Off to the west coast: chat with Cindy Brown

January 28, 2016

 

It’s time for a stopover in warm, sunny California. I’m meeting the brilliant Cindy Brown, fantasy and paranormal author who likes to compose stories about what "makes people tick, especially when they are out of place, culture, or even time."

Her debut novel, The Road North, is the first of The Roads Traveled Series, which is also comprised of The Wild Road and the recently distinguished with a Wattpad Feature The Road Goes Where We Go. The completion of the fourth book of the series, The Road South, is just one of her current projects.

 

Thank you so much, Cindy, for accepting my invitation to chat with me. Now, why don't you start by telling us who Cindy Brown is?

Just a random CS/IT person by day and a creative type by night ;-)

 

You write mostly paranormal and fantasy fiction. What draws you into these genres?

This is hard to say. I started off primarily in Science Fiction (and was always a fan of Star Trek, Star Wars, etc). I was also a *huge* fan of the King Arthur legend (this was sparked by reading Mary Stewart's Camelot trilogy, and then I found that many people wrote stories around this legend. Somewhere in there I started watching Xena then Buffy and went off on a long vampire tangent. I think all of that just means I'm very well versed in old British stories, fantasy, and story telling in general :-)

One of the things I love imagining are the invisible things, the world around you containing other worlds no one sees. If witches, vampires, werewolves, etc., actually exist, then they do a good job of hiding their world from us, don't they? I like working out how they must do this.


In your novel The Road Goes Where We Go, readers are introduced to a medieval setting and to tales and legends of the Irish mythology.

 

How did this idea come to you? What sparked it?

This is actually a prequel of sorts. I am writing another story, and in that story, I have a character who I established as Irish, etc.  There's another character who mused about how she'd met him , how she'd followed a bard and that had changed her entire life. From that throw away line, I had a definite setting for TRGWWG. It appealed to me, because most of my stuff is actually contemporary, more urban fantasy than anything else. A historical novel was something I hadn't really tried. A romance was also something I hadn't really tried either (though I will admit here, if you promise not to let anyone else know, I do read romances, too).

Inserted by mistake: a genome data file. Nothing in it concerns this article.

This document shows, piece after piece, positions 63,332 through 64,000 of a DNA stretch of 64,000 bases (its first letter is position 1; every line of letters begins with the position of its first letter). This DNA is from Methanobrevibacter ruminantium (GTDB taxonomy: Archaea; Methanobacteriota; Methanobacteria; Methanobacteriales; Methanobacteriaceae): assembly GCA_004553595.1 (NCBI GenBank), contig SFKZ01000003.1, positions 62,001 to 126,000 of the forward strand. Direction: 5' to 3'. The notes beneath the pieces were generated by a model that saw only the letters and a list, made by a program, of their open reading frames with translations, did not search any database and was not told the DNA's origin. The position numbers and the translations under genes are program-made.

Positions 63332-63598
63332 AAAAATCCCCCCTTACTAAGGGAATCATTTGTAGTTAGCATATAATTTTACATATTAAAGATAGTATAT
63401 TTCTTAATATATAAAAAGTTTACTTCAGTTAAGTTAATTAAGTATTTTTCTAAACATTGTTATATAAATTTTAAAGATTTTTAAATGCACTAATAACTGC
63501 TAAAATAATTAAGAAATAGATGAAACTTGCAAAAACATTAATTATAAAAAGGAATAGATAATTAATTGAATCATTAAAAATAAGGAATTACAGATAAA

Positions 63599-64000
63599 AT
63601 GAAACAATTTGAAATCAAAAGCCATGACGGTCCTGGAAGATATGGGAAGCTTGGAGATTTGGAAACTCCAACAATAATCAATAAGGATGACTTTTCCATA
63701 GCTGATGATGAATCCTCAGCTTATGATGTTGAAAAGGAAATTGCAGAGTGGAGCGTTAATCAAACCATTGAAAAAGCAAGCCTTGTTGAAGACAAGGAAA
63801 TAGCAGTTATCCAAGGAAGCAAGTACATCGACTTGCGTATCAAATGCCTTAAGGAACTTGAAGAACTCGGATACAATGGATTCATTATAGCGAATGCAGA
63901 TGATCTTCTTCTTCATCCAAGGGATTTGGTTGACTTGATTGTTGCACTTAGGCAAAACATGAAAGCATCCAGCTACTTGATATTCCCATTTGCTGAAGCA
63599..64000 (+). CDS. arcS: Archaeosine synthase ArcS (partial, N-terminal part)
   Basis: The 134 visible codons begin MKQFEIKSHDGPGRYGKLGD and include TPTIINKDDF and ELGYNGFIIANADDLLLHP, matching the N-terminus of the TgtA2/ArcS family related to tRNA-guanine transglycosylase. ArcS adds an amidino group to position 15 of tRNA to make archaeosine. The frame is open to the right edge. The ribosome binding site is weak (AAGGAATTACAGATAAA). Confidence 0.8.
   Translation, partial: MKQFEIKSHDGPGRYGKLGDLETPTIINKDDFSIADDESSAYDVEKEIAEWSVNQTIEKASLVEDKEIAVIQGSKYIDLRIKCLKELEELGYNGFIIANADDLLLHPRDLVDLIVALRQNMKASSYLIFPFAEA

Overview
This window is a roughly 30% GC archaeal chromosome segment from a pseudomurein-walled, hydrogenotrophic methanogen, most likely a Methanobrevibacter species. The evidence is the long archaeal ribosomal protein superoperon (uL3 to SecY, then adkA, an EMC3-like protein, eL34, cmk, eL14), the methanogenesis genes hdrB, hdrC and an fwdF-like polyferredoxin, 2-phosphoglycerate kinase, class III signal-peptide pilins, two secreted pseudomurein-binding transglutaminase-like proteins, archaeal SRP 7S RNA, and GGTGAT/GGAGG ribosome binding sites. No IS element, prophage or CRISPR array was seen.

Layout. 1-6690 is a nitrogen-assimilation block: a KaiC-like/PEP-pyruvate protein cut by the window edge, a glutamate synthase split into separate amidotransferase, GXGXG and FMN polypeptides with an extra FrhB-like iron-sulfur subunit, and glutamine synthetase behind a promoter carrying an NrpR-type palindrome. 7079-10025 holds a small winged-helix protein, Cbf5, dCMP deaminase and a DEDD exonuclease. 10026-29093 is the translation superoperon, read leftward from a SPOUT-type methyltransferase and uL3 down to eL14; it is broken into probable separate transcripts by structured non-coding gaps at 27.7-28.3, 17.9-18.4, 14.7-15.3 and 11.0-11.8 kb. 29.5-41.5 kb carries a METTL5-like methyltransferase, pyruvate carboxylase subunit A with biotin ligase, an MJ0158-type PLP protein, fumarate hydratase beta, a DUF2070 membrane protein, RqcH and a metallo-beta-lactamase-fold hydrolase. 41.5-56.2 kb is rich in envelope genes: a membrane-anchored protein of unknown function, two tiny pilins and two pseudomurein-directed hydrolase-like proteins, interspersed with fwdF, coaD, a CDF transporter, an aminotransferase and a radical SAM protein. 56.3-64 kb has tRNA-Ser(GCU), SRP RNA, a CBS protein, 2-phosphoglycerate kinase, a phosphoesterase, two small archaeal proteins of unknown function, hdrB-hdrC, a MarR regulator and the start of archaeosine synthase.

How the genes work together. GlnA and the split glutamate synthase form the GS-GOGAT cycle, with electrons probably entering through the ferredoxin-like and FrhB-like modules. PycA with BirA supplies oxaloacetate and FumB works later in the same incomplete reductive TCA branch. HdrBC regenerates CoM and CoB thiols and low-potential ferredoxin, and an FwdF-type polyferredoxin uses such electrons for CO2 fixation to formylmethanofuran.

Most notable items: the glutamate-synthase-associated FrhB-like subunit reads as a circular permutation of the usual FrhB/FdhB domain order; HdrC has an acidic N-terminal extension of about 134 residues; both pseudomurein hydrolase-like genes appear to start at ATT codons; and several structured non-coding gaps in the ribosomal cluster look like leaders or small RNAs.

Would you give us an insight into the male main character?

Well, he's kind of complicated ;-)  He's not human, never was (though most people in the other story do not know that) and much of his story was learning how to be human anyway. Geileis was the first and largest influence on his life.


How much research did you have to do?

The basic storyline is derived from the story of Tamlin, so the fantasy elements and the ideas were all pretty well set when I started writing. I did look up a lot of minor details on 12th century Ireland, though. Even little things like whether they would have had mirrors back then, what kind of candles, what sort of crop rotation? 

It's interesting, Ireland was transitioning in many ways: from herding to agriculture, from pagan to christian, from Celtic to Norman (yes, the Normans invaded Ireland after they got through with England and Wales) and so on. That gave me a little more flexibility than I expected with multiple cultures floating around -- did I mention the Norwegians that had invaded a century or so before and so who also made random contributions?

That was fascinating material, though I wound up only alluding lightly to it in the story. I don't want to infodump readers, but as a writer -- IMO -- I have to know this stuff in the back of  my mind so I don't have a character tighten a belt buckle, say, when they used rope or stays or something like that. Or I have to give different characters certain mindsets that are just odd or even wrong to us in modern times. Then again, my female MC has certain goals that were actually present in her time.


What is the hardest thing about writing?

Good lord. It's unpredictable, that's the thing. TRGWWG was actually extremely easy to write. I don't know why, but every several days, I wrote another chapter or two like clockwork. I need to go back and polish the entire story, but it just wrote itself. By way of contrast, the story that inspired TRGWWG is plodding along. I like it, it has good stuff in it, but in some ways it is much more difficult to put together. If I could figure out why things can be so different from story to story...!

 

What is your message for those who would like start writing?

Keep at it! Some people want to be writers as a career, other people want to write as a hobby. There's as many reasons as people, probably. Whatever your reason for writing, though, just sit down and write. And if you're not writing, then read. And if you're not enjoying it, then find something else that does bring you satisfaction.


What are your future projects?

Well, the story I'm working on really has a lot of separate threads I'm eventually bringing together. I hope to write three or four more stories in this world. We'll see how it goes.

 

Thanks, Cindy. It's been a pleasure getting to know you a little bit better. Wishing you lots of inspiration for your next books!

 

 

 

You can find Cindy on WATTPAD  and on TWITTER.

 

 

 

 

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